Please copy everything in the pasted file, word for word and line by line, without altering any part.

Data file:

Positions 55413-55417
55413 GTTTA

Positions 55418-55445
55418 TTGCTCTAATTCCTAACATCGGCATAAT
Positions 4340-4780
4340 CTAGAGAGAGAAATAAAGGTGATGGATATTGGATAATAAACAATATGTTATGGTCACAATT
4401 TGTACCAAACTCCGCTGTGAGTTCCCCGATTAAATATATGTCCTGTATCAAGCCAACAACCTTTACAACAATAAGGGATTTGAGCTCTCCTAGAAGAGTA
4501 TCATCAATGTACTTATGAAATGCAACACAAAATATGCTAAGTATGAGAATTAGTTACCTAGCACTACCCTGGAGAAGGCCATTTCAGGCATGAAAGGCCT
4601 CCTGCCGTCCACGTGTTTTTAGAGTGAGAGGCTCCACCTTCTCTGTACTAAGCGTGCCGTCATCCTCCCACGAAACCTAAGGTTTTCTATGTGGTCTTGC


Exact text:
Positions 55413-55417
55413 GTTTA

Positions 55418-55445
55418 TTGCTCTAATTCCTAACATCGGCATAAT
Positions 4340-4780
4340 CTAGAGAGAGAAATAAAGGTGATGGATATTGGATAATAAACAATATGTTATGGTCACAATT
4401 TGTACCAAACTCCGCTGTGAGTTCCCCGATTAAATATATGTCCTGTATCAAGCCAACAACCTTTACAACAATAAGGGATTTGAGCTCTCCTAGAAGAGTA
4501 TCATCAATGTACTTATGAAATGCAACACAAAATATGCTAAGTATGAGAATTAGTTACCTAGCACTACCCTGGAGAAGGCCATTTCAGGCATGAAAGGCCT
4601 CCTGCCGTCCACGTGTTTTTAGAGTGAGAGGCTCCACCTTCTCTGTACTAAGCGTGCCGTCATCCTCCCACGAAACCTAAGGTTTTCTATGTGGTCTTGC